Fur balls, Fun and Farewells

blog images - American shorthair cat I am highly allergic to cats but there is something about this green-eyed American Shorthair that makes me disregard my sneezes and pick her up to nozzle and stroke her. The joy she brings to outsiders like me and to her human family is clear when she arches her spine and rubs against your leg. She is playful, yet gentle and loves to sun herself next to the family’s pool outside their Texas home. She is eight years old and her name is Lilly.  Family members have grown accustomed to her being near the back door as they arrive home each day, or as she curls up against them on the sofa at night. However, their routine changes forever, when without warning, Lilly has a seizure and dies on their kitchen floor. The veterinarian tells the grief-stricken family that their beloved cat has died from complications of heart worm. Tears flow as they share their stories and mourn the loss of their pet. 

Their grief reminds me of my first experience with death when I was eight years old and my pet gerbil died.  I also revisit my loss of having to find a new home for our Golden Retriever Cody, after my husband’s death.  My first and last experiences of pet loss were devastating to me then, as the loss of Lilly is to my dear friend Patty now.  We humans form relationships, not only with people, but also with our animal companions. In our humanness, death brings pain when we experience the loss of any relationship.

The Cornell University College of Veterinary Medicine has a pet loss hotline and resources for grieving the death of a pet. One of the books listed is one I recommended to Patty entitled, Healing the Pain of Pet Loss, Letters in Memoriam. It is a rich treasury of letters sent to author Kymberly Smith in response to her request for stories from people who had lost an animal. Realizing that the best advice comes from those who have lived through the experience, this book has letters from those whose pet died of natural or accidental causes, euthanasia, loss from disappearance, or from forced separation.

Reading the book and trying to support my friends who have had pets die, I recognize that many of us become insensitive to people who have recently lost their companions.  We often downplay their pain, feeling as if our human loss of life is so much more significant.  For many of us, the death of a pet is not comparable to the loss we have felt when losing a loved one; however, we must recognize the deeply rooted bond that many of us have with our animals.  Think about the death of a service dog to a blind person or beloved pet who has lived with an isolated elderly person.  These deaths and all of our pet’s deaths are significant and life altering, and grief is a normal part of the process.  Accompanying others on their journey is important and just as significant as the times in which they grieve a family member or friend.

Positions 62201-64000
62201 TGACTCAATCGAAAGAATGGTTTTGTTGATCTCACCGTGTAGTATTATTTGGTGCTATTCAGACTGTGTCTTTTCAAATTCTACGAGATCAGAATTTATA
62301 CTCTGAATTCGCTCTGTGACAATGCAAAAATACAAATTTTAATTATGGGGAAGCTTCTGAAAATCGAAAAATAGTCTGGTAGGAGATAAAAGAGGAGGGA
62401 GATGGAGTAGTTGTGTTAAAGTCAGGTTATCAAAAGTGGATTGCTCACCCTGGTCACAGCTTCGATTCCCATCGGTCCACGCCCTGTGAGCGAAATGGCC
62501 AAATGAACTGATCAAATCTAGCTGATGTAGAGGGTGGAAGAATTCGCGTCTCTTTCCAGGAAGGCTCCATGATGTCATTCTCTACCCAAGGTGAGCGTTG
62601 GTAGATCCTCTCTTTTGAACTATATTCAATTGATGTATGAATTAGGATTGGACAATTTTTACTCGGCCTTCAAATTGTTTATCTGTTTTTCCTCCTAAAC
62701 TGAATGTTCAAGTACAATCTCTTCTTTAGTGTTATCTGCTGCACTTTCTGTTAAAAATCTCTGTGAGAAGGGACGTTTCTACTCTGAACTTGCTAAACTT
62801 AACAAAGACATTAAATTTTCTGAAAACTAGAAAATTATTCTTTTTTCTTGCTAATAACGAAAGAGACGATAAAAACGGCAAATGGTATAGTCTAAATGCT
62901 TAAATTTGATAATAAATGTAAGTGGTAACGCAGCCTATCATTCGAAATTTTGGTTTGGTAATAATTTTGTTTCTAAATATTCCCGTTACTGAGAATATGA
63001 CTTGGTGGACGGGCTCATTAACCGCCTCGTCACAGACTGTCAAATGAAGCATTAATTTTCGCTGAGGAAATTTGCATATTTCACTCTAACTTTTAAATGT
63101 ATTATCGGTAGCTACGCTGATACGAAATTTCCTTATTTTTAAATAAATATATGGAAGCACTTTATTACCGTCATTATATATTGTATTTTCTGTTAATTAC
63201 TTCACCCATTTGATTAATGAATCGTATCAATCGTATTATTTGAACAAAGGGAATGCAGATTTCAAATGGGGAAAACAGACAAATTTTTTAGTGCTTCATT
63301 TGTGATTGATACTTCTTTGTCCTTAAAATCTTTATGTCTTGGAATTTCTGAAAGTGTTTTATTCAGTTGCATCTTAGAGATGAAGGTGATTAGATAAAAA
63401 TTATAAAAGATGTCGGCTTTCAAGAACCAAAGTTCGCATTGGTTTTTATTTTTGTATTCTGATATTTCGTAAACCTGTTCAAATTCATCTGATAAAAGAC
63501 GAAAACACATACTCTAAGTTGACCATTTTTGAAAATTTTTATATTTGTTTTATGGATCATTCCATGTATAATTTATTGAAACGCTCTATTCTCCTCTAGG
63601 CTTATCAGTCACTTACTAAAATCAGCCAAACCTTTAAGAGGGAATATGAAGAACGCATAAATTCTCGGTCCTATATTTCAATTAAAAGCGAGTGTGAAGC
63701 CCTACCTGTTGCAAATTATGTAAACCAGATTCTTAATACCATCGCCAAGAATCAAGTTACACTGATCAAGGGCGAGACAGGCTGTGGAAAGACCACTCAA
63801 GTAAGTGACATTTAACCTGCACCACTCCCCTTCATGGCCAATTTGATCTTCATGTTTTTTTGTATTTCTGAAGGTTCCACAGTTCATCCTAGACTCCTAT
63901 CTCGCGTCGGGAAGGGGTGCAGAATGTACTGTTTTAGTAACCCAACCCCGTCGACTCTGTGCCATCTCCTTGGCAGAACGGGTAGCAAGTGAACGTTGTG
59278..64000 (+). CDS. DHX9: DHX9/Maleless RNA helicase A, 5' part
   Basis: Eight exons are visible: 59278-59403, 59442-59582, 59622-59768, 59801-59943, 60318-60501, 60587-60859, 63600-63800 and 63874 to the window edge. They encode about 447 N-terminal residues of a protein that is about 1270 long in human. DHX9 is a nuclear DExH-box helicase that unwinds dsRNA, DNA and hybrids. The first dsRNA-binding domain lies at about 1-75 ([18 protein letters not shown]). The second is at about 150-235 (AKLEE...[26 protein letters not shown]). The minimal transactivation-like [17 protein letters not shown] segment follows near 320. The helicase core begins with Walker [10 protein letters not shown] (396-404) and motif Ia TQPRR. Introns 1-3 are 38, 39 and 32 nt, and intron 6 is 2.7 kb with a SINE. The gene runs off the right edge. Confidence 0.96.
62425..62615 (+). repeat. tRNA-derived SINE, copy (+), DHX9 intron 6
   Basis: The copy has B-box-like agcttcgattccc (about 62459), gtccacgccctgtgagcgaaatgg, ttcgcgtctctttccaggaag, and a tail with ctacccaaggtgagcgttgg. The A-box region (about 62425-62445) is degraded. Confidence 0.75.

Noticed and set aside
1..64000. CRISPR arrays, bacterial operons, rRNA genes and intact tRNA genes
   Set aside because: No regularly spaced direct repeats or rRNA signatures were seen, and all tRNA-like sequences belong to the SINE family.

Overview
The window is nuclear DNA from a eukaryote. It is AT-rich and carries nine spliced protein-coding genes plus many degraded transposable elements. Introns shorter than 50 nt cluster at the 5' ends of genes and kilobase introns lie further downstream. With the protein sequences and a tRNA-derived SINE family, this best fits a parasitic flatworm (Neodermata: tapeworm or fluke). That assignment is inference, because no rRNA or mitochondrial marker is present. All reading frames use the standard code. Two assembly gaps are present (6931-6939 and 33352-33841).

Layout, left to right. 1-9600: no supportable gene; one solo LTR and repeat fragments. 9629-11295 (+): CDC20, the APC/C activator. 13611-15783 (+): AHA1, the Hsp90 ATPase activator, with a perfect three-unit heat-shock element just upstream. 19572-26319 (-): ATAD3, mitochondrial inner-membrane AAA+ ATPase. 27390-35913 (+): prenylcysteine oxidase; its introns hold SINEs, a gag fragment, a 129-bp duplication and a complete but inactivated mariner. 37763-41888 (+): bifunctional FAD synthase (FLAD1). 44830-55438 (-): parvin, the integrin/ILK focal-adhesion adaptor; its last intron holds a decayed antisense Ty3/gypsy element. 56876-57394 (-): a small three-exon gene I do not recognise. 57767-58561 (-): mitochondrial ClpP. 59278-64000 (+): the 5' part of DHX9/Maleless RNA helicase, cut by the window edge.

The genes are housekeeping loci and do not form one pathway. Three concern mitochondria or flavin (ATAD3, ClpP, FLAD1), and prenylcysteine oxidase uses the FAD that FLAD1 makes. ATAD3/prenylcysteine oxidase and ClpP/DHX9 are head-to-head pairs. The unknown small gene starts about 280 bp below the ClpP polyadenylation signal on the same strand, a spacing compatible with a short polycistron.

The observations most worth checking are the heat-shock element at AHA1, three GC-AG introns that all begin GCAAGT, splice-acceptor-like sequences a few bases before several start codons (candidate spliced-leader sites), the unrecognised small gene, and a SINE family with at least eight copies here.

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2 Responses to Fur balls, Fun and Farewells

  1. mrsmunger says:

    Kath: Thank you for addressing this unique form of grief. As someone who has adopted several dogs over the course of my lifetime, all of which are no longer here, I can tell you that each one of their deaths was a very real, deep pain that I still feel in my heart. They were all extraordinary, true-blue companions that stood by me during some very difficult and joyful times in my life. I considered them members of my family. Pets love you unconditionally. You can tell them anything in confidence. They don’t make fun of you or laugh when they see your naked, frumpy body (or at least they’re courteous enough to wait until you’ve left the room to laugh). You can have the worst day of your life, but holding and nuzzling your pet and receiving a lick or playful nip in return is guaranteed to lift your spirits.

    Yes, it can be devastating to lose a pet, but to have been the recipient of their love and devotion for however many years they gave you by far outweighs the sadness. My life has been so much richer because of the many dogs that wove their way into my heart and home.

    I would like to recommend a wonderful book to those who are grieving the loss of their pet, whether it has been recent or one that happened in the past but continues to tug at their heart. I came across it a number of years ago when I lost one of my dogs very unexpectedly and found myself experiencing a tremendous amount of grief. The name of the book is “Grieving the Death of a Pet” by Betty J. Carmack. It has proved to be a wonderful source of comfort to me as more special friends have come into my life and passed on.

    “Until one has loved an animal, a part of one’s soul remains unawakened.”
    –Anatole France, 1844-1924

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